I also take issue with his drip-drip implication that Jane and her sister shared some sort of incestuous relationship. From his evidence Austen cannot remotely be said to ‘flirt’ with Cassandra in the first line of her letters to her; or, if that is her aim, she does not manage very well. He also observes in what may be a typical masculine fashion that Austen’s remorseless eye for male fatuousness was ‘as if she were at once trying to reassure Cassandra – no one is good enough for me but you’. May I assure him one can observe (or read) men’s foolishness without having an ulterior motive.
It gets worse. Mr Castle uses those evocative words ‘spinsterish’ and ‘strident’ to describe Austen’s reaction to men who disturb her sexual self-possession. To back this up he kindly repeats her description of one Henry Wigram: ‘about 5 or 6 and 20, not ill-looking and not agreeable. – He is certainly no addition. – A sort of cool, gentlemanlike manner, but very silent.’ Strident? This strikes me as impressively restrained. Nor does it bear the hallmarks (tell me if I am missing the clues) of being written by an unmarried woman.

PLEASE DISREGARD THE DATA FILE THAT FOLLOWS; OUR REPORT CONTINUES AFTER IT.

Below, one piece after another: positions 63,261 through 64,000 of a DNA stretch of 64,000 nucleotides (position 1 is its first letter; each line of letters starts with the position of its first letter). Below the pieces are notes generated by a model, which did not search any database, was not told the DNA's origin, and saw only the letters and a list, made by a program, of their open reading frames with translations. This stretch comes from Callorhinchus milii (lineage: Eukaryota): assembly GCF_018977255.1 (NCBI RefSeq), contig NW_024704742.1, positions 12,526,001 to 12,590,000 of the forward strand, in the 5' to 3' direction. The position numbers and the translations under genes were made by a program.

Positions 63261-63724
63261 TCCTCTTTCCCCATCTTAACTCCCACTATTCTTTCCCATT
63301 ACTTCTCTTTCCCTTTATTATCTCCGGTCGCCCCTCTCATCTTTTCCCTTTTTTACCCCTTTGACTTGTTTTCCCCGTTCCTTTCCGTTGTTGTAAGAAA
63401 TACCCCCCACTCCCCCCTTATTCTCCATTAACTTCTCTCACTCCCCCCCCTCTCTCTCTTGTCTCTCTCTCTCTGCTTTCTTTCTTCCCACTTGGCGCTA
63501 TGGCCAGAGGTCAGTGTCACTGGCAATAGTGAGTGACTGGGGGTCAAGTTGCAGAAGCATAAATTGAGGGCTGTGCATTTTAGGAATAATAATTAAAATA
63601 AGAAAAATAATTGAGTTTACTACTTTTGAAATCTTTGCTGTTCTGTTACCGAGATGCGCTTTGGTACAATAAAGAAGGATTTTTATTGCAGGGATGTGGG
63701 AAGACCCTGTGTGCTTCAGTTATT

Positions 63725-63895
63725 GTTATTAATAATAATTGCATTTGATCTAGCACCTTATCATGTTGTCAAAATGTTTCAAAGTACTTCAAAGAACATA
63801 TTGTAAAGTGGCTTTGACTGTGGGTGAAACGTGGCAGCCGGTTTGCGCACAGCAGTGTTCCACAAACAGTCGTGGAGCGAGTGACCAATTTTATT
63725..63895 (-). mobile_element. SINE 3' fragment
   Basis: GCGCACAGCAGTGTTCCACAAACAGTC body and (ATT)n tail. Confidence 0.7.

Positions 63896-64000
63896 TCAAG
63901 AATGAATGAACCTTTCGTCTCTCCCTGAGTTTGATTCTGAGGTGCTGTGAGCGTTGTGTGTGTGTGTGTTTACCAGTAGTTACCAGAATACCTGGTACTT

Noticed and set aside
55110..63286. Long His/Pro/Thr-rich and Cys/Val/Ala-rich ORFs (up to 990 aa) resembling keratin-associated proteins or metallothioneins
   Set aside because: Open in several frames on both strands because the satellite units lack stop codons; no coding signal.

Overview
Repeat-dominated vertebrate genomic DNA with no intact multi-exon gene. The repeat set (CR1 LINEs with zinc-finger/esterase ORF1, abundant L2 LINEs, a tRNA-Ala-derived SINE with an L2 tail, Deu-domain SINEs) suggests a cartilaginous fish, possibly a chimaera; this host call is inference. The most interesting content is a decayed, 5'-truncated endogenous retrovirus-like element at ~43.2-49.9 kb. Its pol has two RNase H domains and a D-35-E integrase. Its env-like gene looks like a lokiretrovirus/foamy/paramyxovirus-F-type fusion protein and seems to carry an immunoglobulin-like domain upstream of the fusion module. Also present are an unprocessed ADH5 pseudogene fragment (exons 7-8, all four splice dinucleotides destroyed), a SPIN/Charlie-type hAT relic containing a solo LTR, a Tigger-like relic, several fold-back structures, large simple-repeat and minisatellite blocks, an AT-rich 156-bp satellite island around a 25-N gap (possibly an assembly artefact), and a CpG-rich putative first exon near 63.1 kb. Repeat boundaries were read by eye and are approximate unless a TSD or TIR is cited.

The reviewer goes on to speculate that Austen’s physical descriptions of women reveal ‘a kind of homophilic fascination’ and that Austen’s and Cassandra’s bodies are ‘insistently present’ in her letters. He cites Austen’s detailed description of a gown being made up for her in Bath. Has he never read a fashion magazine? This is a subject women (and men) will dwell happily on for hours in far more detail; but presumably Mr Castle would consider them acting out ‘homoerotic imperatives’.
I cannot finish without questioning one other observation – that Austen continually wants Cassandra to think about ‘her precise location in space’. This is hardly borne out by Austen’s remark that she is writing ‘in the Yellow room – very literally’. One art of letter-writing is surely vivid description. How much more vivid a correspondent could there be than the novelist Austen, with her eye for detail and her playful imagination?
Arts Reporter, the Independent
We wonder what Ms Macdonald would have written had she been alert to the fact that Terry Castle is a woman.
Editor, ‘London Review’
Daniel Eisenstein (Letters, 20 July) asks if Nicholas Spice is seriously suggesting that we should abandon the attempt to discover more about musical languages of the past in favour of ‘anything that comes into our heads’. Apart from misrepresenting what Nicholas Spice said (if only by exaggeration) this seems to me to make some very unsafe assumptions about ‘authenticity’.